Loved the map. Proud to be from the rust belt waste land.
In some spread offenses they do. Clemson's offense comes to mind. But Urban's spread is based on more traditional one-back running plays (power, counter, and zones)
I totally agree. It's almost like watching coach's film.
Yes, against vertical routes you are essentially playing man to man but it looks like zone against horizontal or crossing routes.
Yes and no. During any running play the defense will have at least a +1 numerical advantage (b/c the ball carrier's defensive counterpart will always be unblocked). In a more traditional offensive scheme that number increase to +2 because the QB hands the ball off and doesn't block anyone. However with a read option play one player is "blocked" by the QB's read and the defense is back to +1.
With a triple option that doesn't change the fact that the defense has a +1 advantage. The main difference is which defenders are read. During the triple the QB reads one defender and pitches off another. Because both defenders are on the play side the offense has a 3 vs 2 fast break. Compare to a zone read where the QB reads a defended on the backside of the play. In short the offense does not gain the same blocking advantage that the triple does. If you ask old school triple option coached they will tell you the zone read isn't even a real option play. This doesn't really apply to inverted veer or power read play since it reads a play side defender.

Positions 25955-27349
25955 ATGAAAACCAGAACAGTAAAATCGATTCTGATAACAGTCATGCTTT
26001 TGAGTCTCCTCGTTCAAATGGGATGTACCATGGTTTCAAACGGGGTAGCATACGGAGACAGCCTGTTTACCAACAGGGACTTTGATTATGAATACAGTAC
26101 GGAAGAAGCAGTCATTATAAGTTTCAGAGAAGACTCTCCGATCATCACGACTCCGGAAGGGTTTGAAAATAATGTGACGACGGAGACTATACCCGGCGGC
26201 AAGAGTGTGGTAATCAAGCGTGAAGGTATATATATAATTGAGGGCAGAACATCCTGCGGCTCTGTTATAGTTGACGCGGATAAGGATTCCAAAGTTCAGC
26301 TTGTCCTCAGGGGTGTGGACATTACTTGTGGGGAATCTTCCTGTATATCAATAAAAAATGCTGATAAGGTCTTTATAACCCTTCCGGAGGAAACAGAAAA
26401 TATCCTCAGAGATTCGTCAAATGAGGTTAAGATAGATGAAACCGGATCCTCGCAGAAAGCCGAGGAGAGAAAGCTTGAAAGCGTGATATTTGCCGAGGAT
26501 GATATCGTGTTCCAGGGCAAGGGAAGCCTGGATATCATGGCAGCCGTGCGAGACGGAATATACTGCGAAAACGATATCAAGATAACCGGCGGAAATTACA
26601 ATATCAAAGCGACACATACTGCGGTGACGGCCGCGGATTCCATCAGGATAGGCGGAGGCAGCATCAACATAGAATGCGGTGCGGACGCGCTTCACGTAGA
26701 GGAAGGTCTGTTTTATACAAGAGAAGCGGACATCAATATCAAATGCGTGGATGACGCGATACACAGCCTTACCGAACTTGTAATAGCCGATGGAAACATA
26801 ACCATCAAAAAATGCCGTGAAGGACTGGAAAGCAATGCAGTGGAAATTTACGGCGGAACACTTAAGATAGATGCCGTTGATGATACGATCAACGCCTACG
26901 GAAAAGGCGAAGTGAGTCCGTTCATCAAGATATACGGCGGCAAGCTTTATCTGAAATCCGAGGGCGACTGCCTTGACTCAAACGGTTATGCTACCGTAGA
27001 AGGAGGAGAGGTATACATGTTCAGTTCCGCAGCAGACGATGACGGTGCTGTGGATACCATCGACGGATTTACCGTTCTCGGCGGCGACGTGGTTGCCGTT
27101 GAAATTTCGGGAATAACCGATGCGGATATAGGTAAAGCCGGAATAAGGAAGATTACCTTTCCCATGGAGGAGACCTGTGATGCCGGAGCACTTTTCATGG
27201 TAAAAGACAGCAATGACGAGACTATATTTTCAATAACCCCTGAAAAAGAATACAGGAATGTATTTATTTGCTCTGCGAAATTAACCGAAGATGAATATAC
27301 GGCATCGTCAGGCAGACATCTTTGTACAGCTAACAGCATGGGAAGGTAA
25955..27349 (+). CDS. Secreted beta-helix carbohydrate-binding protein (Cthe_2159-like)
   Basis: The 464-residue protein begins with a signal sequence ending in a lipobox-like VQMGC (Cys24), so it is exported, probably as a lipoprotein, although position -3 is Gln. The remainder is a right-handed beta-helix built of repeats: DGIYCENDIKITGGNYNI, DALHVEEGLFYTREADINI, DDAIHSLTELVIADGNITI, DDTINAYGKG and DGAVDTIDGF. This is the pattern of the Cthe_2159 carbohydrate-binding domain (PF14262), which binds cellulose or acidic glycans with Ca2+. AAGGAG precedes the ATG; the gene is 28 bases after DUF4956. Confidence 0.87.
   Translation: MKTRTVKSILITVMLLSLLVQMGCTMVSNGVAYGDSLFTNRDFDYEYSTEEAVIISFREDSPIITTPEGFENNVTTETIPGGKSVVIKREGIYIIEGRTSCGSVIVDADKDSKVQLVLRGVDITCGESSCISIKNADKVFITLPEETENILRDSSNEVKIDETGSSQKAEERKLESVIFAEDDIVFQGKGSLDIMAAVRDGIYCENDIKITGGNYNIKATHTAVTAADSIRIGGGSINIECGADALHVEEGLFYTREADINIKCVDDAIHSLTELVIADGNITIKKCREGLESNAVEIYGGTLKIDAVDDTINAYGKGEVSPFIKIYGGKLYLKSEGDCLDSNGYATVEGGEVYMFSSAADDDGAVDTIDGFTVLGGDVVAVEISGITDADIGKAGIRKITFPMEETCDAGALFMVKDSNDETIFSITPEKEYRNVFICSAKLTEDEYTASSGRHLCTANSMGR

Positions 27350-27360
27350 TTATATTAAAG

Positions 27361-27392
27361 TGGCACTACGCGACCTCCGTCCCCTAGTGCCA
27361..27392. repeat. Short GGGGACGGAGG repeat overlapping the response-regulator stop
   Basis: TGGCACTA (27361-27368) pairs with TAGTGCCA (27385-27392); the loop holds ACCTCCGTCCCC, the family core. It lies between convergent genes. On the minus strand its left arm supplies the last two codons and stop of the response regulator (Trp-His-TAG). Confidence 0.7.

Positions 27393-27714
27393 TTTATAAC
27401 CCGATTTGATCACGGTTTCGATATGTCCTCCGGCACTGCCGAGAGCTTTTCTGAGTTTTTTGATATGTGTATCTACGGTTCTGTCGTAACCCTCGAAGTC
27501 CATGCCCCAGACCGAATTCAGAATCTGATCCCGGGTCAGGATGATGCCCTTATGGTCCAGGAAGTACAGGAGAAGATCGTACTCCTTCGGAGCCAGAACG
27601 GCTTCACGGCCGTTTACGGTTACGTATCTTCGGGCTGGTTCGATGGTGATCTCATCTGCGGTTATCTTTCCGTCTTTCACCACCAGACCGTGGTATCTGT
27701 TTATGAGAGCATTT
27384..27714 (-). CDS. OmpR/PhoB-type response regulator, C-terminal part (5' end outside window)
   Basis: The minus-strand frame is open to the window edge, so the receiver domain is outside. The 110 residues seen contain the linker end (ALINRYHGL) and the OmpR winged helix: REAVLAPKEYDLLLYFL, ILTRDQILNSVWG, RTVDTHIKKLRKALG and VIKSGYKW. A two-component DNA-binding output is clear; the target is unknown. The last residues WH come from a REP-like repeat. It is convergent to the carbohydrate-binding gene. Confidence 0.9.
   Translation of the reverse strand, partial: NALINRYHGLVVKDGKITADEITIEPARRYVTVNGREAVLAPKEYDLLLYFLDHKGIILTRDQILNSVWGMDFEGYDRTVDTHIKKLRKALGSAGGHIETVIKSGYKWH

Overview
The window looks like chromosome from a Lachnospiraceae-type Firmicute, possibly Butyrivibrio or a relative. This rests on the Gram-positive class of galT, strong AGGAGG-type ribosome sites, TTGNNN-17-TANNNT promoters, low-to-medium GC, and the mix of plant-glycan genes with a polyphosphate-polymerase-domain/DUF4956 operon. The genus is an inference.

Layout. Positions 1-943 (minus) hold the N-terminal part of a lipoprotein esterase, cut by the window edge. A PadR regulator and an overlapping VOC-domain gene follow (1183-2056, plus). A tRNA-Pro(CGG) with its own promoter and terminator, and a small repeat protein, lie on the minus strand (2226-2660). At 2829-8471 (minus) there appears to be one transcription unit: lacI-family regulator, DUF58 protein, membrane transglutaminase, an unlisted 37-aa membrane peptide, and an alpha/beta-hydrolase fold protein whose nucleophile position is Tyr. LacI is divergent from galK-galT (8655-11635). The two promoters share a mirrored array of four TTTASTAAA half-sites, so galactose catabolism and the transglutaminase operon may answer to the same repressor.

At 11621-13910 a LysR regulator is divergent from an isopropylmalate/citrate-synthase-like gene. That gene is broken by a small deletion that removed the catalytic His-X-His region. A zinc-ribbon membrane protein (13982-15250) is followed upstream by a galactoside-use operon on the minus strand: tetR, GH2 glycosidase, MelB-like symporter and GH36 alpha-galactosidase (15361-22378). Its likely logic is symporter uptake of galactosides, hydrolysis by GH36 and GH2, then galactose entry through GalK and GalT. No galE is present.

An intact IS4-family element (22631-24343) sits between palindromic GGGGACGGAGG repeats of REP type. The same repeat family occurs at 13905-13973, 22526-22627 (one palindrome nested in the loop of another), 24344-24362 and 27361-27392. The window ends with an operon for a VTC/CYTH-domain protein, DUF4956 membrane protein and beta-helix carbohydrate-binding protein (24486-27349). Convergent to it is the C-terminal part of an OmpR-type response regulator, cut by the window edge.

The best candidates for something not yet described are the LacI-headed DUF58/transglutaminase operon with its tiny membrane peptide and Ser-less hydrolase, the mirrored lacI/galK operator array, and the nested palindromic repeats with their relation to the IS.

Sorry for the long post I hope it helped clear things up.
Glad that it wasn't as serious as earlier believed and glad that he's back with the team. Lesson learned.
In the first example the d-line is in and over front while the example in part two shows them in an under front.
Remember in zone schemes the aiming point for the running back is more of a recommendation and not a hard and fast rule. Backs usually have more freedom make a read based on what lanes open and cut up into the vacant hole.
Pretty sure that kid just smashed my PR on dead lift.
I need to go work out, like right now.
You don't think they might throw it bit more with Kiffin (WCO background) as OC?
Just goes to show that even something as "simple" as zone blocking can be incredibly nuanced.
Add in things like pass protections and it's no wonder why some people consider linemen to be the smartest players on the field.
In the clip it looks like the WR runs a route (a post or a dig possibly) instead of stalk blocking him. The DB would get used to seeing that on running plays and set himself up even more for a play action shot.
Since it's a read play the QB would give it on the sweep to the H back.
As for the blocking assignment, the coaches can change that depending on what the defense is doing.
My 14 y/o daughter used the word "ratchet" the other day to describe another girl.
I thought she was calling her a socket wrench.
With the way the safties chase that jet motion I'm suprised we didn't murder people with the play action more often than we did.
I thought it was just the mood lighting?
If Braxton has developed as advertised, we will see more in the passing game.
As long as it's not against a SEC team in Atlanta. I don't see how they get away with calling those "neutral" site games.
The only one I'm aware of is Sam Boyd, UNLV's stadium.
Amen to that. What are they feeding these kids nowadays?
As far as ass chewings are concerned, that wasn't even that bad.
Um...what are talking about here?
Needs more chrome.
Thats true about Hyde. Not a lot of wasted movement, one cut and boom gets headed north/south which is what you want from a back in a zone scheme.
Looking forward to the rest of the series.